“Oh Say Can You See”…that I am taking a knee?

The culture wars always find their way into the public school. Thus it is not surprising that the brouhaha involving the NFL, Donald Trump, the National Anthem and the appropriateness of “taking a knee” or otherwise symbolically expressing an opinion would find its way onto the sideline of the Friday night football game. Can a student football player, wearing the school’s uniform, express his private opinion by “taking a knee” during the playing of the Star Spangled Banner?

We are going to spend all week on this issue (except for Tuesday, which is reserved for The Toolbox).  We do not yet have reported case law about the National Anthem, but we have several important cases about a similar national ritual—the Pledge of Allegiance. Today, we lead off with the granddaddy of all student free speech cases—West Virginia State Board of Education v. Barnette.

That case arose when some students in West Virginia refused to salute the flag during the daily, required Pledge of Allegiance.  The reason for the refusal was religious. The students were Jehovah’s Witnesses. They cited Exodus 20: 4-5 for the notion that they were not to “bow down” or serve any “graven image.”  To them, the flag was a “graven image,” and saluting it would violate God’s commandment.

The Supreme Court ruled that the students could not be forced to salute the flag, and school officials could not punish them for their refusal.  So this case established that students who object to a flag salute based on religion are not required to salute the flag. But the Court made it clear that the decision was based on fundamental First Amendment free speech grounds, not just religion:

Nor does the issue as we see it turn on one’s possession of particular religious views or the sincerity with which they are held. While religion supplies appellees’ motive for enduring the discomforts of making the issue in this case, many citizens who do not share these religious views hold such a compulsory rite to infringe constitutional liberty of the individual.

The majority opinion in the case is eloquent. Here are some quotes that resonate in the context of the current controversy:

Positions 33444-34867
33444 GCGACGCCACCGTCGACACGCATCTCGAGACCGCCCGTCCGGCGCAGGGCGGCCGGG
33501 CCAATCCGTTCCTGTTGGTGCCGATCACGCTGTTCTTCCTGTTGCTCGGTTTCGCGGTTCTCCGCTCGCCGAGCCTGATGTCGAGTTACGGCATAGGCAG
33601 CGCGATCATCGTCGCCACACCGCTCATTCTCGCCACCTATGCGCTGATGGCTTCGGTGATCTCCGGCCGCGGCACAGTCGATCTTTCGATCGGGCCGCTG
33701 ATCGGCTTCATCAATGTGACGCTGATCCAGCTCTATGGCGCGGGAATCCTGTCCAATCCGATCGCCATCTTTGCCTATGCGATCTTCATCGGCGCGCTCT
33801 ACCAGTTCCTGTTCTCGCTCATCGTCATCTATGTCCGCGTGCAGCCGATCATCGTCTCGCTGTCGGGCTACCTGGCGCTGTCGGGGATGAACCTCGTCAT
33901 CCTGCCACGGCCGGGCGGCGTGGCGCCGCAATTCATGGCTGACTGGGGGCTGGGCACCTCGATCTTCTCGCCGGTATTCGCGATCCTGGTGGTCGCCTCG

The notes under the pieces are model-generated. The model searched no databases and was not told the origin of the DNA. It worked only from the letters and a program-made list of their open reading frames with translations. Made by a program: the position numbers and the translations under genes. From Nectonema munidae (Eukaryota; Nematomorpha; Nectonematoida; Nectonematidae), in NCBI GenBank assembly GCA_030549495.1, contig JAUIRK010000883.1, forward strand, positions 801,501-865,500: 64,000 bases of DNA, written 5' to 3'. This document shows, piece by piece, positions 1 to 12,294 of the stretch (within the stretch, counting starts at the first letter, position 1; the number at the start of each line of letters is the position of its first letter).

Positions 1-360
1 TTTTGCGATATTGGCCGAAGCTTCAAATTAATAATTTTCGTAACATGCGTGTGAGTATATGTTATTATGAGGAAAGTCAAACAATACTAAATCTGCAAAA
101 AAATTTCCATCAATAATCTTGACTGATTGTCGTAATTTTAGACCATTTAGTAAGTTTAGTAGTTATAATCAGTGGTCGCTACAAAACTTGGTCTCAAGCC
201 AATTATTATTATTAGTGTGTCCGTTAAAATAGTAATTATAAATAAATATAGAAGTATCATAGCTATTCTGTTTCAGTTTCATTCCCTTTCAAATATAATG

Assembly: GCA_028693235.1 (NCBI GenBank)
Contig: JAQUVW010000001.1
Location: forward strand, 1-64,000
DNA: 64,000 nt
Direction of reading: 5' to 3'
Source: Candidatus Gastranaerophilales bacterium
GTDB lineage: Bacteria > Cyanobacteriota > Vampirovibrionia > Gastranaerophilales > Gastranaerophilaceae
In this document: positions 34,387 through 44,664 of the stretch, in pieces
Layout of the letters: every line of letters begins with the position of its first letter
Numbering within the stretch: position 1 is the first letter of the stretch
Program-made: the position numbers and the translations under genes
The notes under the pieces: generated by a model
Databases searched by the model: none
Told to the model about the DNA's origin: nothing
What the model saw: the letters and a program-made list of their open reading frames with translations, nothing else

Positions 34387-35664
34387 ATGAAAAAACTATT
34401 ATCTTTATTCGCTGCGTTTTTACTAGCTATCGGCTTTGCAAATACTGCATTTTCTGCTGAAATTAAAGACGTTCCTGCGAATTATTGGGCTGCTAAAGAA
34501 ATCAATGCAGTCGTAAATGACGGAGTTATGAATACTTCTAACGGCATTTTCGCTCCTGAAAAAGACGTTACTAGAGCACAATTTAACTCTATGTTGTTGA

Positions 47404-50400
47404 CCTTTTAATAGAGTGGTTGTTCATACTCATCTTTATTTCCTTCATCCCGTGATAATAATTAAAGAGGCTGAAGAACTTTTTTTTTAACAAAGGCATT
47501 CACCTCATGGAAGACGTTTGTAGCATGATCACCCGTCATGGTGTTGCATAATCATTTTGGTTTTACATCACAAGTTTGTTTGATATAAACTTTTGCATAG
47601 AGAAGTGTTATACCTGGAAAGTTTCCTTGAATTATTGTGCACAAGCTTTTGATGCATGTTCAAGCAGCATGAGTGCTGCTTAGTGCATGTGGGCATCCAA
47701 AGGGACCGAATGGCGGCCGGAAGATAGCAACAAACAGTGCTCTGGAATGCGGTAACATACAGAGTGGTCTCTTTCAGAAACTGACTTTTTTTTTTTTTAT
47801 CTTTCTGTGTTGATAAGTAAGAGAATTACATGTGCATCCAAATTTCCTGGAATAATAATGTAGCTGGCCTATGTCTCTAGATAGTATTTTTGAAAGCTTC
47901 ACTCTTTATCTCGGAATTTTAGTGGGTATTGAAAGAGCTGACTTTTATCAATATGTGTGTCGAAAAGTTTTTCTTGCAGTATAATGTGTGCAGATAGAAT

Symbolism is a primitive but effective way of communicating ideas.

Associated with many of these symbols are appropriate gestures of acceptance or respect: a salute, a bowed or bared head, a bended knee. A person gets from a symbol the meaning he puts into it, and what is one man’s comfort and inspiration is another man’s jest and scorn.

Any credo of nationalism is likely to include what some disapprove or to omit what others think essential, and to give off different overtones as it takes on different accents or interpretations.

Probably no deeper division of our people could proceed from any provocation than from finding it necessary to choose what doctrine and whose program public educational officials shall compel youth to unite in embracing.

Those who begin coercive elimination of dissent soon find themselves exterminating dissenters.  Compulsory unification of opinion achieves only the unanimity of the graveyard.

It seems trite but necessary to say that the First Amendment to our Constitution was designed to avoid these ends by avoiding these beginnings.

Authority here is to be controlled by public opinion, not public opinion by authority.

The case is made difficult not because the principles of its decision are obscure but because the flag involved is our own.

And here is the quote from this case that is most frequently cited:

If there is any fixed star in our constitutional constellation, it is that no official, high or petty, can prescribe what shall be orthodox in politics, nationalism, religion, or other matters of opinion or force citizens to confess by word or act their faith therein.

The case is West Virginia State Board of Education v. Barnette, decided by the U.S. Supreme Court on June 14, 1943.  That’s right—1943. Right in the middle of World War II, when patriotism and national unity were at an all time high.


Tomorrow: Toolbox Tuesday!!